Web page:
Systems to communicate the results of a blood test to patients are ‘complex and confusing’, which could have significant consequences for both patients and practices, according to a recent study.
The study, published in the British Journal of General Practice, found that systems were mostly based on habits and routines ‘rather than clear protocols’, which had implications for patient centred care and safety.
It suggested that practices and local healthcare systems could employ ‘co-production methods’ to improve communication systems to ensure patients have access to results and can understand them in the future.
The small study interviewed 28 patients and 19 GPs across six practices with a range of socioeconomic and demographic characteristics between May 2019 and March 2020.
Methods of test result communication varied between doctors, according to the authors. But, these methods were ‘based on habits, unwritten heuristics, and personal preferences rather than protocols’.
The study said: ‘Doctors expected patients to know how to access their test results. In contrast, patients were often uncertain and used guesswork to decide when and how to access their tests.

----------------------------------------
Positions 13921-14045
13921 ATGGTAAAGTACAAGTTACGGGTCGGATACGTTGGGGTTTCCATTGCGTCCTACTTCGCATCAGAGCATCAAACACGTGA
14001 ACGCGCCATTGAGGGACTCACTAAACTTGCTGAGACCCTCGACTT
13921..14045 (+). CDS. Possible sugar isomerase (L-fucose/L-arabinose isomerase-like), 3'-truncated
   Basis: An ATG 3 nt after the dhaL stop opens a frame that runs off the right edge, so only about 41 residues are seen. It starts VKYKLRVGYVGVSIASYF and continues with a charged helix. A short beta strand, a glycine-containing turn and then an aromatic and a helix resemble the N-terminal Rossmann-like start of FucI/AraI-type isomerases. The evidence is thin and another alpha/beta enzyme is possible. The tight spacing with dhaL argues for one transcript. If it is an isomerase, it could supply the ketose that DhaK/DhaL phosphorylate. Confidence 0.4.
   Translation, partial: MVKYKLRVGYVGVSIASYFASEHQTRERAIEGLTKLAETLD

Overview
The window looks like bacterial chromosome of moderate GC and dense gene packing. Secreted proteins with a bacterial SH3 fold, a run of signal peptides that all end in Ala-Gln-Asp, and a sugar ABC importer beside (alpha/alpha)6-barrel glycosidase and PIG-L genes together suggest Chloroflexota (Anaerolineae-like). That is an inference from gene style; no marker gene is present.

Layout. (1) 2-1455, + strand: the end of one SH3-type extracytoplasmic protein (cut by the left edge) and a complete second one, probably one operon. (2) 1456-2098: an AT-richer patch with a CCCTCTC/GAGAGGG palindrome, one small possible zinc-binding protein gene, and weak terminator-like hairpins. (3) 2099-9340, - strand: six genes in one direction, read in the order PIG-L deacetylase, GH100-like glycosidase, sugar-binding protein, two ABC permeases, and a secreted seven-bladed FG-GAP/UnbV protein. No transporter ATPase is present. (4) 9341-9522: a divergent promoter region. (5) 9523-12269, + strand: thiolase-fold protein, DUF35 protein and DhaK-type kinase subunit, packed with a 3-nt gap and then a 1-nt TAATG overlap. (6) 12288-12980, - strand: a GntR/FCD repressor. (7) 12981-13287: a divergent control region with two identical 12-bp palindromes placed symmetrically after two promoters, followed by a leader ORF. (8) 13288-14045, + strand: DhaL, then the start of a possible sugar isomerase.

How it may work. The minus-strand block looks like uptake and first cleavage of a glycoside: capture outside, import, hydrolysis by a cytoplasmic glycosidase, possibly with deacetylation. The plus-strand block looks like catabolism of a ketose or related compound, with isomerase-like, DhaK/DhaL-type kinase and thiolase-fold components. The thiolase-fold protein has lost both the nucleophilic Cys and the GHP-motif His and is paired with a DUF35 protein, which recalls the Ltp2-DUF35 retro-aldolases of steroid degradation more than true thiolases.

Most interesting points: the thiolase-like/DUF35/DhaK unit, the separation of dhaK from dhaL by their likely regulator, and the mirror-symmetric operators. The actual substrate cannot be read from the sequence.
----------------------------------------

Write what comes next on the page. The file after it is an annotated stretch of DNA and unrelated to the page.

‘Patients and doctors generally assumed that the other party would make contact, with potential implications for patient safety.’
The study also found that text messaging and online methods of communication were seen by some patients as ‘flippant’ or ‘confusing’, and that delays often led to anxiety among patients.
The authors concluded that practices have a ‘medico-legal and ethical responsibility to ensure they have clear, robust systems for communicating test results’.
‘New technologies may be incorporated into these systems but are not a panacea,’ the authors added.
‘Failure to ensure safe systems for communicating test results could have significant consequences for patients and practices.’
It comes after GP practices faced a shortage of blood bottles which led to restrictions on which blood tests GPs could do last year.
In August 2021, GPs were forced to stop non-urgent blood tests until 17 September. However, all restrictions were lifted in December.
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